The bill filed by Warren and Clark on Tuesday would clear up any regulatory ambiguity by clearly stating that remaining portions of partially filled prescriptions may be filled at a later time, but "must be exhausted prior to, or on the same date that such prescription, if fully filled, would have been exhausted."
Gov. Charlie Baker and the House took a different approach toward limiting the quantity of opioids being prescribed. Baker proposed to limit the amount of pills a doctor could prescribe to a first-time patient to a three-day supply, while the House in a bill it passed in January pushed that to seven days.
Keenan said he'd like to see a limit on first-time prescriptions and his partial-fill language included in any final bill.
"I think they're complimentary actually. I don't think they're exclusive of one another," Keenan said. "The fact that we don't have a bill yet means they're working through it and I just hope they view it as a conference committee of addition because there's a lot of good ideas out there," Keenan said.
The House and Senate bills are now before a conference committee, and Baker said Tuesday he's "optimistic" that a compromise could be struck in the coming weeks before the House turns its attention fully to a debate over the fiscal 2017 budget in April.
"I get the fact that this is complicated and we proposed some pretty disruptive stuff, but I'm more optimistic about this. It's my sense about this that we're likely to see something fairly shortly and unless I get told otherwise I'm going to presume that's going to be the case," Baker said.
The governor sat down on Monday for an interview with Judy Woodruff on PBS's NewsHour after the the National Governors Association winter meetings in Washington, D.C. where the opioid abuse epidemic was a central topic.
During the interview, which aired Tuesday, Baker addressed concerns raised by the national doctors groups about limits on painkiller prescriptions that they consider to be "arbitrary," according to Woodruff.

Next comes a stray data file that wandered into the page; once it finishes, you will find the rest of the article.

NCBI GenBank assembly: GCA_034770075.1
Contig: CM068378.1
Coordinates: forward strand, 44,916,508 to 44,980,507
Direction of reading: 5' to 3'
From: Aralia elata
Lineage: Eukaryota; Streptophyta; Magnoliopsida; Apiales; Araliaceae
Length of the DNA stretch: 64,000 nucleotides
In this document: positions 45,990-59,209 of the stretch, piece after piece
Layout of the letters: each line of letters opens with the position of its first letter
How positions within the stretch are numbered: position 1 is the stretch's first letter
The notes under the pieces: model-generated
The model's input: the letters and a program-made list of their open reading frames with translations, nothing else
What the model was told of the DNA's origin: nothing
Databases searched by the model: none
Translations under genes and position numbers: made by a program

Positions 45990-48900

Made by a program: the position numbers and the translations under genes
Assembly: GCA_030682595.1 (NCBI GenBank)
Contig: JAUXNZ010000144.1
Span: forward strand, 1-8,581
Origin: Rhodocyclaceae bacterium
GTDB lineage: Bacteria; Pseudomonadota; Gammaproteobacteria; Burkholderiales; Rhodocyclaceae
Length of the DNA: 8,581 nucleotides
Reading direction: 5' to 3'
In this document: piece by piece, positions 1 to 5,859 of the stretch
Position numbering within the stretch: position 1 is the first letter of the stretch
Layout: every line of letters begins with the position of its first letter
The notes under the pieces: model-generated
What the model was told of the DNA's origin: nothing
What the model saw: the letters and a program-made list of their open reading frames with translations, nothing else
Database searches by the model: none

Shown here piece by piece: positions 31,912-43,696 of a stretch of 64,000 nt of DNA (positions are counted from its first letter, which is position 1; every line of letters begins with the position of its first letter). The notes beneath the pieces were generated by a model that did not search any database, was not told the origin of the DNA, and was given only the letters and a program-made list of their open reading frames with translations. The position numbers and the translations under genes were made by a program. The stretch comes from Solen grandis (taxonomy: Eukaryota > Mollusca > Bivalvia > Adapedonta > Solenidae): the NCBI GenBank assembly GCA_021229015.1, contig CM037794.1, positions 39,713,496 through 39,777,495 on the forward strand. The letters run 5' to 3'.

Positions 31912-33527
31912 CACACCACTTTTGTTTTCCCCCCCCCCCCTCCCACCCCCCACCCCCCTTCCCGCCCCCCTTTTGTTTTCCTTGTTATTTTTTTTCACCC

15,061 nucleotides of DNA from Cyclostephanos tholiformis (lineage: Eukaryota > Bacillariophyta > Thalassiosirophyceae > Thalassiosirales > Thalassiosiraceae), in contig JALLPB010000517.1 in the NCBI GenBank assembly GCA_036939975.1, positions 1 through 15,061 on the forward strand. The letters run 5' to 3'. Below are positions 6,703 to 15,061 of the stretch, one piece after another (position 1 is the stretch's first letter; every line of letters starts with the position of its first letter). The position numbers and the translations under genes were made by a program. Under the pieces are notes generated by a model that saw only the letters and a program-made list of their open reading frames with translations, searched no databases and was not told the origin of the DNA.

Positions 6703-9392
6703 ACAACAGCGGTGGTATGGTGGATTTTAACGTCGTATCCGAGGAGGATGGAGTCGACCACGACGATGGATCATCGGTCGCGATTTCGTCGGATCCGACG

"My view on this is we need to separate acute pain from chronic pain. There's no reason to give somebody who has their wisdom teeth out 30 pills. There's no reason to give somebody who has a minor procedure 60 pills. The stories I hear about this still as I travel the commonwealth are overwhelming. It's like an avalanche," Baker said.
U.S. Sen. Shelley Moore Capito of West Virginia and U.S. Rep. Steve Stivers of Ohio, both Republicans, co-sponsored the partial-fill legislation.
Markey, who tried to block President Barack Obama's appointee to head the FDA and voted against Dr. Robert Califf's confirmation Wednesday, said he also hopes the federal government will mandate more education for prescribers and hold pharmaceutical companies responsible for the drugs they bring to market.
"As the Senate prepares to debate comprehensive substance abuse legislation, I am committed to strengthening the bill so that it puts in place real protection for the American people. That includes mandating education for anyone who prescribes opioid painkillers, expanding access to lifesaving medication-assisted therapies, and holding Big Pharma accountable for the consequences of opioid painkiller addiction," Markey said.